Slowly, and by then at the age of 23, I was able to let go of goals that no longer were relevant. I transitioned into a more beautiful life in France. I wrote my Master thesis from cafés overlooking the ocean, I upgraded my daily habits by emphasizing my health and well-being more, and I made a PACS (a civil union) in France with my now fiancé. I didn’t want to become fluent in German anymore, I wanted to learn French. I no longer wanted to work for the EU in some capacity; rather, I wanted to work in France and lastly, I didn’t want to become a ‘European’, I wanted to become ‘French’.
I readjusted. By the time I turn 25 I will:
- have a master’s degree,
- speak French fluently,
- and work in France.
My now fiancé and I applied for the carte de séjour (the French residency permit), that I was supposedly entitled to because of our PACS, with the help of his family. I finished my Master thesis and received my Master’s degree just as my fiancé finished his degree. Then we moved to Bordeaux, the wine and cultural capital of France, and I took independent French courses full-time as I waited for my carte de séjour.
Then, the unthinkable happened, parts of my file with the immigration office were lost and we received mixed information everywhere. For every bureaucrat who told me I would have my visa very soon, no problem, there was someone else who was confused by the fact that I was a student in Germany before and that I had actually met my fiancé years ago in Romania – although, we didn’t start dating then. What had seemed as a simple case turned into a mystery file that was never accepted nor denied.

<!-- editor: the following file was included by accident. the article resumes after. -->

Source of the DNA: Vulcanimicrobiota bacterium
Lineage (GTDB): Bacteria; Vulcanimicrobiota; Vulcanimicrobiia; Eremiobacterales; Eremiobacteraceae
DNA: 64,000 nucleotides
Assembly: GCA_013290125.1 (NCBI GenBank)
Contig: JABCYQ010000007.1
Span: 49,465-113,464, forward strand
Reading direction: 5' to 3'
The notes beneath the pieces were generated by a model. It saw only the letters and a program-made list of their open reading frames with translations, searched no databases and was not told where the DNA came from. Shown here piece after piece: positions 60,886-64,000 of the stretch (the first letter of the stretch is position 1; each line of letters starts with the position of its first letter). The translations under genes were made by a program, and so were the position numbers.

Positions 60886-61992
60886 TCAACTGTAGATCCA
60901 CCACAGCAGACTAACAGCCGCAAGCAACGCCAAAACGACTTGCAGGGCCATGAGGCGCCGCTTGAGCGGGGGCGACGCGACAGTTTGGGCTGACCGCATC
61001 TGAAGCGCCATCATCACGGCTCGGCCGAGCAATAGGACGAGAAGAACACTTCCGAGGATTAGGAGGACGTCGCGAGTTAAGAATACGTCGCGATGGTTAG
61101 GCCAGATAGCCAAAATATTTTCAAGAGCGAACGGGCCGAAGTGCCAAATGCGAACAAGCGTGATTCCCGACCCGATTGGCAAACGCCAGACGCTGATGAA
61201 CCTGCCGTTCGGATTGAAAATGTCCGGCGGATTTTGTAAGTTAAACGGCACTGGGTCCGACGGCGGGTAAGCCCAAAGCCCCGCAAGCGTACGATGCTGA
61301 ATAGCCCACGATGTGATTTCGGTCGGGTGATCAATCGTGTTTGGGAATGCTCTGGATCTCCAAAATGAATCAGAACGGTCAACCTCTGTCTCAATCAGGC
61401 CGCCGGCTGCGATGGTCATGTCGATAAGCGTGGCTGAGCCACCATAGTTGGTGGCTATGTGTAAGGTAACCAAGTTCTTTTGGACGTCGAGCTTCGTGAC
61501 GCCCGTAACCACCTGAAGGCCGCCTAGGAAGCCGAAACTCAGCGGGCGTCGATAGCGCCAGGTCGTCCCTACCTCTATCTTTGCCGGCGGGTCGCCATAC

I had spent a year training for a language to work in a country that had not given me, nor rejected me, from the right to live and work there. I had failed, again. I knew I did not belong in Germany but I really thought I could belong in France, and now I was so discouraged that I didn’t even want that.
I was so distraught by my own sense of failure that I failed to see the beauty in my life. I failed to see that year of taking French and not being able to work had: matured me, humbled me, and brought me closer to my own mother – who had immigrated to the states when she married my dad. I failed to see that I now understood Europe more than I ever did from studying it in Buffalo. Lastly, during that year, I got engaged and in a sense I was so upset with France for not processing my case in a timely manner that I failed to see that it didn’t matter anymore because I found someone who would happily follow me anywhere.